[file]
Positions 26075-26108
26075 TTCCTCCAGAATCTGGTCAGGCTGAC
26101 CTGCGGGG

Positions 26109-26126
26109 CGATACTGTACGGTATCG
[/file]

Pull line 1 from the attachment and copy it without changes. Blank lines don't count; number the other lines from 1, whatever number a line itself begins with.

Positions 26075-26108